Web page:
For my partner, Colten Hutson, and me, fishing the National Championship is the end of a long qualifying road. We won a qualifying event at Lake Texoma in late February 2015 to earn a berth in the Southern Conference Championship on Grand Lake in Oklahoma. I graduated in May 2015 with a degree in industrial safety and a minor in leadership. Qualifying for that Conference Championship before I graduated is why I still get the opportunity to fish the National Championship this season, but getting over the hurdle wasn’t easy.
A weather change greeted us the first day of the Conference Championship. Luckily, as locals, we were able to use our knowledge of Grand Lake on day one to catch four keepers for a little more than 10 pounds, which had us in the top five. On day two we were able to fish more the way we wanted and brought in a limit that bumped us to second place and secured a berth in the National Championship.
Winning the National Championship is every serious college angler’s dream. Fifty-four of the best College Fishing teams in the country get to duke it out for a shot at a national title and a chance to fish the Forrest Wood Cup.
This will be my third college championship, but only my first on the FLW side of things. Getting this opportunity to fish as a collegiate angler is an honor and a privilege. The support we receive from our school and local sponsors makes us want to represent them the best we can. At the end of the day, it’s not about Colten and me; it’s about those letters we wear across our chest: “UCO.” The University of Central Oklahoma made it possible for us to compete at this level, and we can’t thank the school enough.
As for the actual competition, Lake Keowee seems to fall out of our comfort zone. That deep, clear water is intimidating to us Okies, but we feel like we’ve done our homework and have an opportunity to be in contention come the final day.
A championship for the school and an opportunity to fish the Forrest Wood Cup could be a springboard into a professional career. I think every college angler has the dream of fishing for a living, and if I told you that wasn’t my dream I’d be lying. This could be the first step.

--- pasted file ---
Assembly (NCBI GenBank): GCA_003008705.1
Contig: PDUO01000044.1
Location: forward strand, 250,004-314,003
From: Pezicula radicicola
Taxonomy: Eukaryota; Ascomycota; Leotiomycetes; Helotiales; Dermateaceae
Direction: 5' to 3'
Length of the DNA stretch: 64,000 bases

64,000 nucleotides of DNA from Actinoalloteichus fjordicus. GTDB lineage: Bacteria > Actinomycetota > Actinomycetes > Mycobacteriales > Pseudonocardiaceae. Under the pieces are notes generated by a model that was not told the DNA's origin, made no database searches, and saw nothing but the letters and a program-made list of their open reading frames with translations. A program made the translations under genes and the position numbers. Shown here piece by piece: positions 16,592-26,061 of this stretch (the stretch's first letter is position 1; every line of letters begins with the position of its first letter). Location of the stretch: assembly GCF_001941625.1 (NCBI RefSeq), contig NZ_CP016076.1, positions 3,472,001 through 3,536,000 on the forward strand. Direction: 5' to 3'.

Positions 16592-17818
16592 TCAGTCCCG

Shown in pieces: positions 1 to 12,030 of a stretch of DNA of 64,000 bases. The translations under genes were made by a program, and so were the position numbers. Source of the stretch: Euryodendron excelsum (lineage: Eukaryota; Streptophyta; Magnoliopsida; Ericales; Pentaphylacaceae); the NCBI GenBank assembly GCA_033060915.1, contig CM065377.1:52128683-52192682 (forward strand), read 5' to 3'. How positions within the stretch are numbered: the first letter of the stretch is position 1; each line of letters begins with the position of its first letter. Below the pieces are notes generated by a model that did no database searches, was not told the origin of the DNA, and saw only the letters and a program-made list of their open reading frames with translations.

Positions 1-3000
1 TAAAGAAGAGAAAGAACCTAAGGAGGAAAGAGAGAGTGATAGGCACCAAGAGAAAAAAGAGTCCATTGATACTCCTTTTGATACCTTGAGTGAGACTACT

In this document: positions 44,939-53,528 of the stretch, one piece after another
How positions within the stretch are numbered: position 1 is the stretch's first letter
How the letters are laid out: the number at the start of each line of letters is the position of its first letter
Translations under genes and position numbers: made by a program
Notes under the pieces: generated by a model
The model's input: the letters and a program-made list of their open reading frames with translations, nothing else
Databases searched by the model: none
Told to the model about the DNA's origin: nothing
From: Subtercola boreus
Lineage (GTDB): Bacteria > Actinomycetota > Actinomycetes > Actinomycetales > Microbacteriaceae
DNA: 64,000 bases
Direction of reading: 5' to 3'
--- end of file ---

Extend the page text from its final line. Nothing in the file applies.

Again, we want to thank our university and all our sponsors because without them we wouldn’t be able to travel around the country chasing our dreams.
In the championship phase of any sport, to some extent each competitor asks himself the question, “What does this mean to you?” Truth be told, for most of us the answer is, “This means everything,” but that response has become cliché and is often left with untied ends. Therefore, we must explore what “everything” is.
For the contestants, there are only two outcomes in a championship event. There’s a winner and there’s a loser. It will be no different at the 2016 FLW College Fishing National Championship. Alec Piekarski and I will either win, or we will lose. That’s everything. Only one team will be able to hold the champion’s trophy at the collective end of a three-day war between collegiate anglers, emerging with the victory after completing a task seemingly weighty enough to flood and sink a bass boat. There’s no advantage or disadvantage on day one; every team starts equally. It doesn’t matter where you came from or how you qualified. Every outside influence has to be separated from championship week. That’s everything.
Being invited to the National Championship means that we have been given a gift, and our gift is an opportunity to prepare and perform at a level that no one else can, to hear the words that make all the difference: “You are the 2016 FLW College Fishing National Champion!”